Reliability Engineering Snapshot TM

Illustrated Case Studies in the Maintenance Reliability Engineering World of Failure Analysis, Predictive Maintenance, and Non Destructive Evaluation



Machine Design - Case Study No. 8: Color Coding Communication Limitations for the API Standard for Spiral Wound Gaskets


Spiral Wound Metallic Gasket Color Coded

Color coding is a form of communication which must be understood by the people doing the work.

To the left are four spiral wound metallic gaskets, and all four are completely different. Yet logic would tend to make one believe that the two green gaskets are alike, and likewise, the two yellow gaskets are alike. This color coding conforms to the industry standard as adopted by the Fluid Sealing Association, Metallic Gasket Division. The critical information missing here, and which unfortunately is sometimes taken for granted, is the material of construction of the outer ring. For each pair shown on the left, there is one which has a carbon steel outer ring, and one which as a stainless steel outer ring. If the material of construction for the outer ring is critical, as was in this case, the color coding falls short.

The predominant colors green and yellow indicate the winding material, and the pink stripe indicates the filler material which goes between the windings. The two green ones have a winding made out of 316 stainless steel, whereas, the two yellow ones have a winding made out of 304 stainless steel. The filler (pink stripe) is identical for all four. The information regarding the material of construction of the outer ring is usually stamped on the outer ring itself, if you know what you are looking for.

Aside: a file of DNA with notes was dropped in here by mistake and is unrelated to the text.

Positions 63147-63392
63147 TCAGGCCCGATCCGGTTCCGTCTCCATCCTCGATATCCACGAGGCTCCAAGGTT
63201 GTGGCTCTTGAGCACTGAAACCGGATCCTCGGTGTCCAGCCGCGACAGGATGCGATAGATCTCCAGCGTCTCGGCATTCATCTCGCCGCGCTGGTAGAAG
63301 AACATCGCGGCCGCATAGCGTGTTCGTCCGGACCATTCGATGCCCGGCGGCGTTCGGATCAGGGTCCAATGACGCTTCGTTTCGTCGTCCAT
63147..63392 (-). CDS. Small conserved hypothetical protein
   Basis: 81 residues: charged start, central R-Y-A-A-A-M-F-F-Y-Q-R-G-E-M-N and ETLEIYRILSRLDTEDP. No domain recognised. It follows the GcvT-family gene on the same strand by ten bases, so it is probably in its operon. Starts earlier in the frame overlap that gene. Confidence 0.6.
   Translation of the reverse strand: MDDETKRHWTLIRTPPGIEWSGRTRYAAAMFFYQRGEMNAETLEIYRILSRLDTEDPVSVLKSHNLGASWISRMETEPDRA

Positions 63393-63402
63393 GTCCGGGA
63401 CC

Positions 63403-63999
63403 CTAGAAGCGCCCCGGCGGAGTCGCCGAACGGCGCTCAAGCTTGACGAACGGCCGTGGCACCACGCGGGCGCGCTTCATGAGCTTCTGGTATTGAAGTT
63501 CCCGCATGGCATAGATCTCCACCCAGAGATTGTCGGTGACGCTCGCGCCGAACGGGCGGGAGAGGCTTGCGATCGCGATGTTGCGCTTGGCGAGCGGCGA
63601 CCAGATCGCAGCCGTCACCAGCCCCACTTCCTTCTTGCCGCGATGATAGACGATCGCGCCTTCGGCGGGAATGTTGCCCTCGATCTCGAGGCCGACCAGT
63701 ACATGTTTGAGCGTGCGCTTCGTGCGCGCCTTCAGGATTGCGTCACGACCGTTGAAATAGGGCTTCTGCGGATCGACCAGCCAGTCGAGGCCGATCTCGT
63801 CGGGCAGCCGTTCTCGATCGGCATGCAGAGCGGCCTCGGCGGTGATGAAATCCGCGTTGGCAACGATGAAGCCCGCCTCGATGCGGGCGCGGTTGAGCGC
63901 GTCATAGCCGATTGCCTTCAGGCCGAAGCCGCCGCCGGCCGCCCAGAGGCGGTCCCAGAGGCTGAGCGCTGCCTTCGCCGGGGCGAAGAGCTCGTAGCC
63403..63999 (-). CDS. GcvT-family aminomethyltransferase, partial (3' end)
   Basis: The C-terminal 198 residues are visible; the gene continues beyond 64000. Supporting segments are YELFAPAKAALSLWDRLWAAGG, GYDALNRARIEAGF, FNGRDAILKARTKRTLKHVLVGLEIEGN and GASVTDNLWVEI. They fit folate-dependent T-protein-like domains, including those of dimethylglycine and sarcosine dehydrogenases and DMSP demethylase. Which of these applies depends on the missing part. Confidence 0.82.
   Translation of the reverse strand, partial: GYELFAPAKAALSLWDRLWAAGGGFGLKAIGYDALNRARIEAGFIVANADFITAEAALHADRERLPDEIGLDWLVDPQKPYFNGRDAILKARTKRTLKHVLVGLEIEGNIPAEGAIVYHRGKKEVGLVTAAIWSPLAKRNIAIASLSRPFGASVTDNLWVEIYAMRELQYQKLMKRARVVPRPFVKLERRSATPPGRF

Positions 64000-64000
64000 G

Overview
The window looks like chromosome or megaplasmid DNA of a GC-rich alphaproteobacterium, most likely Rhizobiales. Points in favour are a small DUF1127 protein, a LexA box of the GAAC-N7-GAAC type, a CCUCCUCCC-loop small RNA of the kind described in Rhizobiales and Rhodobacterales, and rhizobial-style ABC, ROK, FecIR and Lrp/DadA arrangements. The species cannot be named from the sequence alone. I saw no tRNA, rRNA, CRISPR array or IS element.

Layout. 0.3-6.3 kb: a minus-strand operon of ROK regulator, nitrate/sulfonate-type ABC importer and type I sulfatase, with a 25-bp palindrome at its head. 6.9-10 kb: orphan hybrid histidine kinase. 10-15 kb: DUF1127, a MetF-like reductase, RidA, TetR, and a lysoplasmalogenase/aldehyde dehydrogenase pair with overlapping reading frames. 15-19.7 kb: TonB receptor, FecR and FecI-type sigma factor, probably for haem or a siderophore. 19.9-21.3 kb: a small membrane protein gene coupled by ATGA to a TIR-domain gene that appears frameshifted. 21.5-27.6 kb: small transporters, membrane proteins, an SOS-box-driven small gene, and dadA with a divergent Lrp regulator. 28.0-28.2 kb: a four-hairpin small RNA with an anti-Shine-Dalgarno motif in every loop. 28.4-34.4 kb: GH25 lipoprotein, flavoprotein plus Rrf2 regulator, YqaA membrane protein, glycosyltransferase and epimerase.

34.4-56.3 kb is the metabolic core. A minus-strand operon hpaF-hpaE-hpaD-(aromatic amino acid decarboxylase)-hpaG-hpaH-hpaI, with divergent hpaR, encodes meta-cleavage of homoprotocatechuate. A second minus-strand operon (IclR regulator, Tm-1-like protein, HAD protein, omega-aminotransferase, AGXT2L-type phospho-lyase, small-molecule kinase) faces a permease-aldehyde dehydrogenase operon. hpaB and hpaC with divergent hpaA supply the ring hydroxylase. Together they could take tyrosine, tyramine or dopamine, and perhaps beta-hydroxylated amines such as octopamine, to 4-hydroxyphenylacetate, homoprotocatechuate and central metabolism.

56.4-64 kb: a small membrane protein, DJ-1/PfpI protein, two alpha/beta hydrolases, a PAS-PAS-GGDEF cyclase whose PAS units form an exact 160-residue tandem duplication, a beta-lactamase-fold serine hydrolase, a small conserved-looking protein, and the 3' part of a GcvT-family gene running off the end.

The figure at the lower left shows a full view of a spiral wound gasket. The winding and filler material are on the inner portion of the gasket. The outer ring centers the spiral windings when it contacts the flange bolts (see figure to the left); it also serves as a radial support for the windings themselves.

This failure involved two problems: 1) The actual failure mode was corrosion of the carbon steel outer ring (see lower right figure), and 2) Lack of understanding regarding the limits of the color coding (refer to "People - Case Study No. 10: Color Coding Communication Limitations ...")

Looking at the lower right hand figure, when the carbon steel outer ring corroded away, the winding lost its radial support. The only thing holding the windings together was a small spot weld at the very end of the winding. When this spot weld failed, the winding essentially came undone like a spring. The unwinding action is exaggerated here for illustrative purposes.

Spiral Wound Metallic Gasket Full View Corroded Spiral Wound Gasket

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